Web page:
Sometimes, people or businesses may entrust another person or organization with making important decisions on their behalf. Those granted with such responsibility are known as fiduciaries, and they have a legal obligation to act in the best interests of those who have bestowed this responsibility upon them. This legal responsibility is what is known as a fiduciary duty.

Fiduciaries’ actions must be to the benefit of the person on whose behalf they are acting, also known as the principal or beneficiary. According to the Legal Information Institute, the duty of care and duty of loyalty are the two primary legal obligations of fiduciaries. The duty of care requires that fiduciaries become informed using all the reasonably available material before making business-related decisions. The duty of loyalty dictates that fiduciaries must remain free of any economic conflict in performing their professional duties.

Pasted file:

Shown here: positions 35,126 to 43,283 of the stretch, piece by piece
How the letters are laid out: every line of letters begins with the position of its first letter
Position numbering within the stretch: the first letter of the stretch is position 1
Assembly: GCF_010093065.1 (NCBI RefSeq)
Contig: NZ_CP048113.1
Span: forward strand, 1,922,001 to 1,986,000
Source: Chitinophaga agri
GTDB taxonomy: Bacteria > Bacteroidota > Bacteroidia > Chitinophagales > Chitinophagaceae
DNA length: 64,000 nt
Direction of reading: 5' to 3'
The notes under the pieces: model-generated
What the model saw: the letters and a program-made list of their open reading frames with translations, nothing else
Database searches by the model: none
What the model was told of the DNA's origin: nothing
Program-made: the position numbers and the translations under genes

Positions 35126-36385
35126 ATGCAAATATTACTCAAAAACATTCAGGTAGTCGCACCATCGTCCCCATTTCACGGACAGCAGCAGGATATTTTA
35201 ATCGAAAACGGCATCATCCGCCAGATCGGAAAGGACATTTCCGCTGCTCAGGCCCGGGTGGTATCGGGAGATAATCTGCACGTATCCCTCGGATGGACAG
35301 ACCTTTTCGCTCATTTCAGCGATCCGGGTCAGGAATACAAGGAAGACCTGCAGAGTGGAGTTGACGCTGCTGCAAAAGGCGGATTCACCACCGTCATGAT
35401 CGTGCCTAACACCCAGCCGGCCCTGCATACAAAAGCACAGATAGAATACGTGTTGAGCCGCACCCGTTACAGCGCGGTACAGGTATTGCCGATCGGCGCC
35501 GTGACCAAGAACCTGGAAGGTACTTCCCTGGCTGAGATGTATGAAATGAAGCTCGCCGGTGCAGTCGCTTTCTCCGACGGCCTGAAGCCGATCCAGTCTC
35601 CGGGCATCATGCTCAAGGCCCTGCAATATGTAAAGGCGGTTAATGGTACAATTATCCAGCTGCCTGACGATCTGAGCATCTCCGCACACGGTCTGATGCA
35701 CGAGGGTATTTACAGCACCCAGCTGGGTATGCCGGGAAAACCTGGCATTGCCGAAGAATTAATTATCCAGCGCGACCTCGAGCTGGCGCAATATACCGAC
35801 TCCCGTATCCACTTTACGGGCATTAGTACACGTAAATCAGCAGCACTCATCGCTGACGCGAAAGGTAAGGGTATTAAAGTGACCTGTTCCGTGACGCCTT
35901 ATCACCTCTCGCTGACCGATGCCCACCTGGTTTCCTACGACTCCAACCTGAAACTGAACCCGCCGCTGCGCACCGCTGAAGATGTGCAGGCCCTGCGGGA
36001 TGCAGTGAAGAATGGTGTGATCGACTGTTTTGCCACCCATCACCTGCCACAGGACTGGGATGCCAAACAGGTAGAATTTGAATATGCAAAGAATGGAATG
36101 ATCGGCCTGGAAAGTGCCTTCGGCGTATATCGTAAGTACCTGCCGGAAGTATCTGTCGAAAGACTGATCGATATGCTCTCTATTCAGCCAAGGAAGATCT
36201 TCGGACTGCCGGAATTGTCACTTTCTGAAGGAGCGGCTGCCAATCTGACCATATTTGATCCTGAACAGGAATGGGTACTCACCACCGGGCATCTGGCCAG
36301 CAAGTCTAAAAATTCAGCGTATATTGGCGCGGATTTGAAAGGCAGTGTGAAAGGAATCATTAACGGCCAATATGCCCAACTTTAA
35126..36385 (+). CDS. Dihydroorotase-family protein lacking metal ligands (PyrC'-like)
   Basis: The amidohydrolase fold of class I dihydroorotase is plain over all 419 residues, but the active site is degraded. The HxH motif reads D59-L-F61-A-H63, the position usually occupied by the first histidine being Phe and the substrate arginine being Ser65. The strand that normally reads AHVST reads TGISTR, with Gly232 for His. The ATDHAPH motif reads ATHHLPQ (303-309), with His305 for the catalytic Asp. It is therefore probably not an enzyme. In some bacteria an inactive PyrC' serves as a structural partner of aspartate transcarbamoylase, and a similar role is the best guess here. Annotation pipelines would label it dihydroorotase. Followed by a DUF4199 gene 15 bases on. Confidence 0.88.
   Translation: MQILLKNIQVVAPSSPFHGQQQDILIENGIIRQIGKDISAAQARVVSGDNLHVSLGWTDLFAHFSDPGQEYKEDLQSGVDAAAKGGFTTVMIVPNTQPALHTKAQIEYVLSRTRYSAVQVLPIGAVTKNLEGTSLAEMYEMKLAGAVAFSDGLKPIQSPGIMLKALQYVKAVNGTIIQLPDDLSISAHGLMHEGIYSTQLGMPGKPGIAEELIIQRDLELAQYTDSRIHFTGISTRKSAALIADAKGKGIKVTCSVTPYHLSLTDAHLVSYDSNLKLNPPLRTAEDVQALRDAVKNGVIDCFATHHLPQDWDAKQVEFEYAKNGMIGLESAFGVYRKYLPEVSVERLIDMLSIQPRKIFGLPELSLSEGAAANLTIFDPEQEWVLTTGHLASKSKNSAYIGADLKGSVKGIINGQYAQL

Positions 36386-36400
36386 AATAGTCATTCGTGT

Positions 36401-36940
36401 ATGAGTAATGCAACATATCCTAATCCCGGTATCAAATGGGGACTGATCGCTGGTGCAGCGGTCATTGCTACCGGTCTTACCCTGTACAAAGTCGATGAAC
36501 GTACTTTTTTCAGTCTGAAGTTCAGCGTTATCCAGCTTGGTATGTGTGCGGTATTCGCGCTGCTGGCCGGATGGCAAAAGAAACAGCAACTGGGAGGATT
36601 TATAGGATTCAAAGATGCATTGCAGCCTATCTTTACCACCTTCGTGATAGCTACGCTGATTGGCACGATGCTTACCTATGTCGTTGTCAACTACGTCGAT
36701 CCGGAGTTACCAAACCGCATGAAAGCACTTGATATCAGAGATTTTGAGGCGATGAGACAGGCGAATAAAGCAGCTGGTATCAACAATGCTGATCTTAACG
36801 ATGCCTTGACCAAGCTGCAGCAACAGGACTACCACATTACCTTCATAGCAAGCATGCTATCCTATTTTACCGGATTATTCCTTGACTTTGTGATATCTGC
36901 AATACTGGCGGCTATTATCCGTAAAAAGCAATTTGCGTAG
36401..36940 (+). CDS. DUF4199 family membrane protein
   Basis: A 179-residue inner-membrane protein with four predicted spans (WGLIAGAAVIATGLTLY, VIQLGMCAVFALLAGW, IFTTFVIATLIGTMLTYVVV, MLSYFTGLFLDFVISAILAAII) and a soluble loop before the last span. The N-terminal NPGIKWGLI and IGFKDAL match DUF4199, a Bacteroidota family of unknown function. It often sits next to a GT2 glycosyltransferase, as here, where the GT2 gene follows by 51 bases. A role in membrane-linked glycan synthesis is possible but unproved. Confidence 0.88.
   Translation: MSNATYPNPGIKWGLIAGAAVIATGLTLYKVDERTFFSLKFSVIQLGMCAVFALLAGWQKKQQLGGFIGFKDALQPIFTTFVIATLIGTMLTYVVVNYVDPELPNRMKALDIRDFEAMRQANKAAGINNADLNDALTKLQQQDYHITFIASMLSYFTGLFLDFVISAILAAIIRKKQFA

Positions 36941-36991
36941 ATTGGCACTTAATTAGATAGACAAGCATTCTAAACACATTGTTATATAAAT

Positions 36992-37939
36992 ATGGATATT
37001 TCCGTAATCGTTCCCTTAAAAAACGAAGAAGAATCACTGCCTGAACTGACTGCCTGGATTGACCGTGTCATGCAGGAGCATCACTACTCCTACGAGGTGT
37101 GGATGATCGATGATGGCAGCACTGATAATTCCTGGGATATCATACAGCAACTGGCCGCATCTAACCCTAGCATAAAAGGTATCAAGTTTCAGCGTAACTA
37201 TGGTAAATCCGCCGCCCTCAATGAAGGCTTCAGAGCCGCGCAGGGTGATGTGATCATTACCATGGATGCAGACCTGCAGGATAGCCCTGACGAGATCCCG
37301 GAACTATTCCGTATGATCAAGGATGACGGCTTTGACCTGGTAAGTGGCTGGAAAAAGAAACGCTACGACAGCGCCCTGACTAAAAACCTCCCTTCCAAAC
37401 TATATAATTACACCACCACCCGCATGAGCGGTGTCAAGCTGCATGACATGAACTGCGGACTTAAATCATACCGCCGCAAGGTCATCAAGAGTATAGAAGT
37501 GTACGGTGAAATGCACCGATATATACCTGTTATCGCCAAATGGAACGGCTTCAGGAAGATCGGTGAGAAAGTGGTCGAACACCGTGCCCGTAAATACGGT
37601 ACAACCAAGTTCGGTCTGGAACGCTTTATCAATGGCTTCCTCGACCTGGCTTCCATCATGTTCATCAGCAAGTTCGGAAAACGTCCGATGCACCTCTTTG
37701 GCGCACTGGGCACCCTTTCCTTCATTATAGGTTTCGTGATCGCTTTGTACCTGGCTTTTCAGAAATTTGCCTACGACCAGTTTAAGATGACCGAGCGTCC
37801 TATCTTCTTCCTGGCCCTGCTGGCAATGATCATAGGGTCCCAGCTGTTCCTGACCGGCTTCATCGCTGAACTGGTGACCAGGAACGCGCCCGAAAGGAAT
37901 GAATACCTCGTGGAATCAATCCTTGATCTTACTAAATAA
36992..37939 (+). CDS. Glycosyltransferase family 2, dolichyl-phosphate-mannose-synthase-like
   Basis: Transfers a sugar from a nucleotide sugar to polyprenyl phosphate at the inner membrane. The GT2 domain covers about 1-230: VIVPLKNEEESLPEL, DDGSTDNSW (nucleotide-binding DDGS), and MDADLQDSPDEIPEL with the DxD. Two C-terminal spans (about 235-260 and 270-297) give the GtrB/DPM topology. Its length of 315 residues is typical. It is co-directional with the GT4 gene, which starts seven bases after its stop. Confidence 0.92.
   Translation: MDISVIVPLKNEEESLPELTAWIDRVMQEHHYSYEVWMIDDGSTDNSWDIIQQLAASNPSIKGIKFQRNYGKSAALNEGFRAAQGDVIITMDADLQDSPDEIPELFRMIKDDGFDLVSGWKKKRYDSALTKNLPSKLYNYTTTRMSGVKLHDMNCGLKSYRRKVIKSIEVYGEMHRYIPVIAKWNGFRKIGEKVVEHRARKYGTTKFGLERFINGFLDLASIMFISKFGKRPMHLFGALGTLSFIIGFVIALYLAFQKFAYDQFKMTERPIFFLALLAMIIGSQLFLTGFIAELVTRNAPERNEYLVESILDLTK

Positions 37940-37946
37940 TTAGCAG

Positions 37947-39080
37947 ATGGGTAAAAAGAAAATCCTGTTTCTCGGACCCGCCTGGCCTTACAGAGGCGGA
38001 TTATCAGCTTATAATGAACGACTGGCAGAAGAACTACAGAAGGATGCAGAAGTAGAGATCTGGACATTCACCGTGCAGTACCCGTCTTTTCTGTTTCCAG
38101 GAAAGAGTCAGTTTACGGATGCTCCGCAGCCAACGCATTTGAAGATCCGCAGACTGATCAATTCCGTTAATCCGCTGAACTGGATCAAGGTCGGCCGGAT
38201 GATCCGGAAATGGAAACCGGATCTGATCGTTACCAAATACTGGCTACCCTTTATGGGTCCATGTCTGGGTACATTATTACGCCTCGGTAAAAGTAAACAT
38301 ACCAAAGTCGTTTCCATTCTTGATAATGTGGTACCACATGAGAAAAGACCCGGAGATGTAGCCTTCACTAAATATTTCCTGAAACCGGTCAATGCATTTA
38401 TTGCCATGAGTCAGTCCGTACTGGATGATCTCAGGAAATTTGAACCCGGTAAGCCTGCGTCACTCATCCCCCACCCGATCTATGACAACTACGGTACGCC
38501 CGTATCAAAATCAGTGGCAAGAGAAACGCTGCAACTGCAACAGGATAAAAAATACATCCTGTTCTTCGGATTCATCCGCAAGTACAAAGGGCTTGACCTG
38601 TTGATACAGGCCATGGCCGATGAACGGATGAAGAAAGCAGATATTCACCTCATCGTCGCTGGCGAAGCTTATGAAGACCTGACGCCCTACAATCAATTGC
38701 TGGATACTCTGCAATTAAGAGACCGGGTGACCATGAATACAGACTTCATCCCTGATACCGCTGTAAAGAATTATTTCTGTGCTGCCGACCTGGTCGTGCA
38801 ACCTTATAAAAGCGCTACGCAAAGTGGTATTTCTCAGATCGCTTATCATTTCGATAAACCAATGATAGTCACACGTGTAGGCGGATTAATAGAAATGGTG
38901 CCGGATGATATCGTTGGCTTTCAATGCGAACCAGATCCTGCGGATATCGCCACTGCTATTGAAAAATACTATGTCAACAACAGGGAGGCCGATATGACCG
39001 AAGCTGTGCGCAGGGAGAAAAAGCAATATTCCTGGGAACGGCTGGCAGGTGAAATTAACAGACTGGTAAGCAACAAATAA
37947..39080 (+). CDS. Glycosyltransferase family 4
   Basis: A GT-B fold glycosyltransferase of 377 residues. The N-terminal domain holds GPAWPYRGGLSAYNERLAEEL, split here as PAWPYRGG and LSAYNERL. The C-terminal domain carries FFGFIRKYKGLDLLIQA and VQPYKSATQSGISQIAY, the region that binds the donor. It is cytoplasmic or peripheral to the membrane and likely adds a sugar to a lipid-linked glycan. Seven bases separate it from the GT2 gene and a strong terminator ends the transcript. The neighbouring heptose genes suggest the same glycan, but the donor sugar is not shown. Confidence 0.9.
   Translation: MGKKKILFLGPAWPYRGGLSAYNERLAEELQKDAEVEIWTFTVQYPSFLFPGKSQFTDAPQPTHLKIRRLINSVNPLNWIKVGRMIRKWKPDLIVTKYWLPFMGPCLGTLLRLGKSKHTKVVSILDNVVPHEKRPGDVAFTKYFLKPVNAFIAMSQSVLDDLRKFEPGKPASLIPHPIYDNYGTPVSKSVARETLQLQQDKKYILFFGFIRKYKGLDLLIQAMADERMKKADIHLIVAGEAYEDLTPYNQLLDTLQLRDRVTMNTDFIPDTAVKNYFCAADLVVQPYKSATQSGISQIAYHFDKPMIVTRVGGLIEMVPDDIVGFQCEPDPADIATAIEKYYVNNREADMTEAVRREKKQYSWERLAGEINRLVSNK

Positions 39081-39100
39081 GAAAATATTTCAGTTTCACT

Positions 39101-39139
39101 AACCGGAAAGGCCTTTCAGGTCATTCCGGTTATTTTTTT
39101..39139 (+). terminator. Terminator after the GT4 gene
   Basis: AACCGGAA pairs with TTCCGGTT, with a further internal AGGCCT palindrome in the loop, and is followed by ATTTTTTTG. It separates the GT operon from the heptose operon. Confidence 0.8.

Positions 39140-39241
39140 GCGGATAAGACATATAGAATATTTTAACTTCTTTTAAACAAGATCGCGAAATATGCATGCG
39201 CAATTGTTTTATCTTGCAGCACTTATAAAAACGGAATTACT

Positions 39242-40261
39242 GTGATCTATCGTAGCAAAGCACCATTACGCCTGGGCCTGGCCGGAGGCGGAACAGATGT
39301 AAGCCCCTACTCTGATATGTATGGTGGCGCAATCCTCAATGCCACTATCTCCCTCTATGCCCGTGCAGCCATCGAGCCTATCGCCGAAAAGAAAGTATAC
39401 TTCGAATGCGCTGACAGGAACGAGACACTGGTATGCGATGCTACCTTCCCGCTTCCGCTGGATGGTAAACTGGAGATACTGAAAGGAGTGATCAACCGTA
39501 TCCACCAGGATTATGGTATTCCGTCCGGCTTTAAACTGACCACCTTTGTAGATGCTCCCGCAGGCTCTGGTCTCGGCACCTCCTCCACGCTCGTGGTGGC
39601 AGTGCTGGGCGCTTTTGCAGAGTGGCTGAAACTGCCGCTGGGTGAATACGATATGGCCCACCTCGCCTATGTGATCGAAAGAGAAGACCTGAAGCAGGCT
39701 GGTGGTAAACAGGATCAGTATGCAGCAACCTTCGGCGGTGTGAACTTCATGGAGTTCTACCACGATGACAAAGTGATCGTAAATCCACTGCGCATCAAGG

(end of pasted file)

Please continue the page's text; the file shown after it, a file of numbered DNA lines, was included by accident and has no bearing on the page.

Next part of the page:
According to, a breach of fiduciary duty may include acting out of their own personal self-interest, neglecting to disclose relevant information or acting in a manner that is not consistent with the principal’s best interests. In legal actions involving a breach of fiduciary duty claim, the beneficiaries must prove that the fiduciary owed them a duty and that the duty owed to them was in some way breached. For example, a financial advisor develops an investment package for a client that involves the purchase of a startup venture. However, the advisor failed to inform the client that the venture belonged to a family member, and the acquisition ended up hurting the client’s portfolio. The client may have grounds for legal action for breach of fiduciary duty.